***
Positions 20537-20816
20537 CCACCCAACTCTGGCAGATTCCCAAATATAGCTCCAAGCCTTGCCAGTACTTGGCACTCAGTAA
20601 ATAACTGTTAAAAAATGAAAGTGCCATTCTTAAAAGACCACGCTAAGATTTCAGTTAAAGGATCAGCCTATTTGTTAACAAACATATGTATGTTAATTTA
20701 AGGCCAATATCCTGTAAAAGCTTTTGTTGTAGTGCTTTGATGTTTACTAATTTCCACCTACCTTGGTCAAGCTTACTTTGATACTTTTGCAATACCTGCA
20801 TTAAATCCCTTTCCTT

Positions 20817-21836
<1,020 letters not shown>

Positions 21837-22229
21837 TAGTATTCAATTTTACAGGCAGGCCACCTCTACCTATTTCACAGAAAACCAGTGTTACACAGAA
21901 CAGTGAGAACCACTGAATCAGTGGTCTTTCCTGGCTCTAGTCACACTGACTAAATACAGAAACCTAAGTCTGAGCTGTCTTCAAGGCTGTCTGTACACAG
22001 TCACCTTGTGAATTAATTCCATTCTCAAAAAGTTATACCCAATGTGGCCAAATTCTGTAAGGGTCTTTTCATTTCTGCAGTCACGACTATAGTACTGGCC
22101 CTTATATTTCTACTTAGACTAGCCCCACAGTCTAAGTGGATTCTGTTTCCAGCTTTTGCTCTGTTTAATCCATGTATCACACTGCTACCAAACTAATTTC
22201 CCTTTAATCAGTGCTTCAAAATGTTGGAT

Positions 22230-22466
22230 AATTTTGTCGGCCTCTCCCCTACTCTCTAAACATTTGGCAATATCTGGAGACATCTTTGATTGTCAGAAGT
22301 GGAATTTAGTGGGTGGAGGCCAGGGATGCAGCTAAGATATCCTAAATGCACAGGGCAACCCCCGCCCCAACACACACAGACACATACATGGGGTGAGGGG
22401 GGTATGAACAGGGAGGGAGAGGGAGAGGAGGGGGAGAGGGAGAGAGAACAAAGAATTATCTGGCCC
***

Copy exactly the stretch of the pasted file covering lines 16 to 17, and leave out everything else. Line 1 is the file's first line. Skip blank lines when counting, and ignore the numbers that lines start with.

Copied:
22301 GGAATTTAGTGGGTGGAGGCCAGGGATGCAGCTAAGATATCCTAAATGCACAGGGCAACCCCCGCCCCAACACACACAGACACATACATGGGGTGAGGGG
22401 GGTATGAACAGGGAGGGAGAGGGAGAGGAGGGGGAGAGGGAGAGAGAACAAAGAATTATCTGGCCC